Sprawling Mt. Hope Cemetery

If some cemeteries are going to be high on the ghost radar tonight, Mt. Hope Cemetery in Rochester is certainly one of them. The graves sprawl over hills, down ravines, and between the trees for almost 200 acres. It’s the kind of cemetery where you can see pristinely kept family stones all clumped together, ominously solitary, crumbling stones that sit atop a hill or are nestled below a tree, or even see some theatrically crooked headstones leaning into the esker left behind by the glacial ice that occupied the space over 10,000 years ago.

Mt. Hope is also well known for the sealed catacombs that you can see near the north entrance. The building reminds me of an old church, but knowing what it holds and, more prominently, not knowing how many souls have been sealed up from there all the way to the alternative entrance at the Sunken Garden of Warner Castle on Mt. Hope Avenue is enough to give me the chills.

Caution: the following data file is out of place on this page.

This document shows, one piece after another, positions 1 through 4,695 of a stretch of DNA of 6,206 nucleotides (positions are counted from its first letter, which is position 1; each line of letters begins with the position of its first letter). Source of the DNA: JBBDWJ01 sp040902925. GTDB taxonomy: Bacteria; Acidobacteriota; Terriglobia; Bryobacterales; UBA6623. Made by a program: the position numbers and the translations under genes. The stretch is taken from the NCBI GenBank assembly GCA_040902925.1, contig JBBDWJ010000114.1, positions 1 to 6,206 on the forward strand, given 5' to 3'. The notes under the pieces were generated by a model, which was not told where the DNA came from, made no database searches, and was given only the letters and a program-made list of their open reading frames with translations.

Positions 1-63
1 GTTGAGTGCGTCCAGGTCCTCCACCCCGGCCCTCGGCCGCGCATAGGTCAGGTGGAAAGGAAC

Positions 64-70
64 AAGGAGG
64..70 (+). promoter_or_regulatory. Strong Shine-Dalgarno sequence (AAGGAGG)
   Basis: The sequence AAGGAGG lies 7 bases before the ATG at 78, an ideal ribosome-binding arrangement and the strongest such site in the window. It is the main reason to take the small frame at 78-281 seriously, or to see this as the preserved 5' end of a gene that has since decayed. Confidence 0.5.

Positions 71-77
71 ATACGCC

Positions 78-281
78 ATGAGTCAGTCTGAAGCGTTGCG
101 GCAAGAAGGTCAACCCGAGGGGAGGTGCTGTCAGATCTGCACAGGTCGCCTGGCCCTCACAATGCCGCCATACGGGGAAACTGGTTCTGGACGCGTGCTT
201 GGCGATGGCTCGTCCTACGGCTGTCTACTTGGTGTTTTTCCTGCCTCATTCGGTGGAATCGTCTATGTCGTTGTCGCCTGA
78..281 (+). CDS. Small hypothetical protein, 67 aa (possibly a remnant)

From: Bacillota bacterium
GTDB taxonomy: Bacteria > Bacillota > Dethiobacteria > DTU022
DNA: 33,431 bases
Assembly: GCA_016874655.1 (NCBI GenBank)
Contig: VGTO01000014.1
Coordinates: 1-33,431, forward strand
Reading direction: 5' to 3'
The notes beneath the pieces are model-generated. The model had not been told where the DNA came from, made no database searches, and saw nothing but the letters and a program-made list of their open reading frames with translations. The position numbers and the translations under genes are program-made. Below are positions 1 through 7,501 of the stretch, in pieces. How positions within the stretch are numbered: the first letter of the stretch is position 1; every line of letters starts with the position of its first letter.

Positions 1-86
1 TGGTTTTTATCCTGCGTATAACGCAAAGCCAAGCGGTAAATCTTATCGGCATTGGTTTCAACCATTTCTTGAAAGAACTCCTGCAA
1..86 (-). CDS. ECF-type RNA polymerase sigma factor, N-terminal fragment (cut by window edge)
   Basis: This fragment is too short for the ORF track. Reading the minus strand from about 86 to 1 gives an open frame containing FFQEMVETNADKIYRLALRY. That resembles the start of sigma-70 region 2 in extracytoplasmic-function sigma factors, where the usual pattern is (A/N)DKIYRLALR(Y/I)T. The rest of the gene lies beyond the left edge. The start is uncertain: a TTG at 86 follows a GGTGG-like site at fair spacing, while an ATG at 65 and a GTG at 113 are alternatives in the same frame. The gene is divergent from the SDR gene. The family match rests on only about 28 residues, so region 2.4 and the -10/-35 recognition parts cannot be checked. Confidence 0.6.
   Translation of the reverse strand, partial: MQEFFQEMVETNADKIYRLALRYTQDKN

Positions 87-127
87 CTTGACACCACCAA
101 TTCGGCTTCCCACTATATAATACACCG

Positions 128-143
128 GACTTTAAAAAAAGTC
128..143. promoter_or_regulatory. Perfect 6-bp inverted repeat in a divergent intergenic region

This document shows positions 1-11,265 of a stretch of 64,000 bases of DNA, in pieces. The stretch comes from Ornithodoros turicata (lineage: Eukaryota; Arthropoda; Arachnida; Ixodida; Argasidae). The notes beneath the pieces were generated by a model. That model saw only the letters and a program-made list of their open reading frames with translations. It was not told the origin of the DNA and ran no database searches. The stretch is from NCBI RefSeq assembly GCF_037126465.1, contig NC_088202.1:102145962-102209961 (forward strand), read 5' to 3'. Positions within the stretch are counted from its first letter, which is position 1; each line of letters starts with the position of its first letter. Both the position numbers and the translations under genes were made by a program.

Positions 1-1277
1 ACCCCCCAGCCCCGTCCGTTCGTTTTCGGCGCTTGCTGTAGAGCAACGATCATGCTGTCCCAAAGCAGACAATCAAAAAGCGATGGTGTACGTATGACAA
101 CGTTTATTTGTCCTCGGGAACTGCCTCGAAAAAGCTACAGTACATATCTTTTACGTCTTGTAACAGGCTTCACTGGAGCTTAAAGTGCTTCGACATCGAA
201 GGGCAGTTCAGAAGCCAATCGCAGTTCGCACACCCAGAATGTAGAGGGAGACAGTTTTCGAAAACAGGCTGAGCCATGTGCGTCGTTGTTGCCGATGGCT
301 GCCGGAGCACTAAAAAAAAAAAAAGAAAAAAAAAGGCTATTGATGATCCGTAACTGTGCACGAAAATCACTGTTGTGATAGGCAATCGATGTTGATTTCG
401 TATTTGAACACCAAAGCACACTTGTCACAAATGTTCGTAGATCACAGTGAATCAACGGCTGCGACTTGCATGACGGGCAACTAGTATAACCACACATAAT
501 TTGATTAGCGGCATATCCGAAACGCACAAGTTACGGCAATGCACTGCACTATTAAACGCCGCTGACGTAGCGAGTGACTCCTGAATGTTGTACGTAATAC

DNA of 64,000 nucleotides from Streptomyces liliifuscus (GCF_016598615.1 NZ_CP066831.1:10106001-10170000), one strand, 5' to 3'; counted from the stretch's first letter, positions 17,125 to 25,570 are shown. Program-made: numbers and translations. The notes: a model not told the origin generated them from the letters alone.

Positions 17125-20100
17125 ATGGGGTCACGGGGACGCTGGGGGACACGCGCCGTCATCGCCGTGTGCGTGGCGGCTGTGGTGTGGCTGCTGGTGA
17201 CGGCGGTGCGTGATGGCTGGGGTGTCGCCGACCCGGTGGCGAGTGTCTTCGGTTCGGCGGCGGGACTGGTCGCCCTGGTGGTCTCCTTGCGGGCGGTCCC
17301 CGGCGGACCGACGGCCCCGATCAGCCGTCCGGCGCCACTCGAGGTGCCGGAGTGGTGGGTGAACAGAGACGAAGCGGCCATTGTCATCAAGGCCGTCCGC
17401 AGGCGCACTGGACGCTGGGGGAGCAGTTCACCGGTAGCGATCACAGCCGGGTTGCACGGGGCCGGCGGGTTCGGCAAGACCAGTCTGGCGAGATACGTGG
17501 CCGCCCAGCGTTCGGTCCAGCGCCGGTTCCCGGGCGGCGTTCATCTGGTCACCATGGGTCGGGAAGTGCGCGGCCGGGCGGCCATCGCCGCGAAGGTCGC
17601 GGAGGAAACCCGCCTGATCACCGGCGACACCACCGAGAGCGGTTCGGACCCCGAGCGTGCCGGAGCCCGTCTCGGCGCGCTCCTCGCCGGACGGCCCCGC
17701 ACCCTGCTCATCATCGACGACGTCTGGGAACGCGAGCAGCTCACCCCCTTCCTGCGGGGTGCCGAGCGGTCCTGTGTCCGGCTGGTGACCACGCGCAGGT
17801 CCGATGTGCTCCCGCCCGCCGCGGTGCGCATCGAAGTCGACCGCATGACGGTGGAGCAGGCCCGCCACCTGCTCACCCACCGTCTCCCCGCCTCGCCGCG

Also, does anyone else find it disturbing that we often call the section of a cemetery “gardens?”

On the subject of castles, seeing the insanely cool mausoleums is my favorite part. They’re essentially tiny mansions for the dead – literally a forever home, though I’d be wary of any dinner invites coming from them. Some of these memorials are new and relatively plain, but the best ones are much older and entirely elaborate. Moss-covered stonework, glass paneling, decorated front lawns – those in residence certainly don’t want for aesthetic appeal.

But if the architecture alone isn’t enough to peak your eerie interest, consider the notable burials that might come around at dusk this evening - who wouldn’t want to hang out with Susan B. Anthony or Frederick Douglas this Halloween? Not to mention all of the famous locals that made Rochester what it is today, including Mr. Nathanial Rochester himself. 

I personally would love to have a conversation with Mrs. Margaret Woodbury Strong, whose philanthropy and avid collection of toys created the Strong Museum of Play.

Halie Solea 2013Story and photo by Halie Solea

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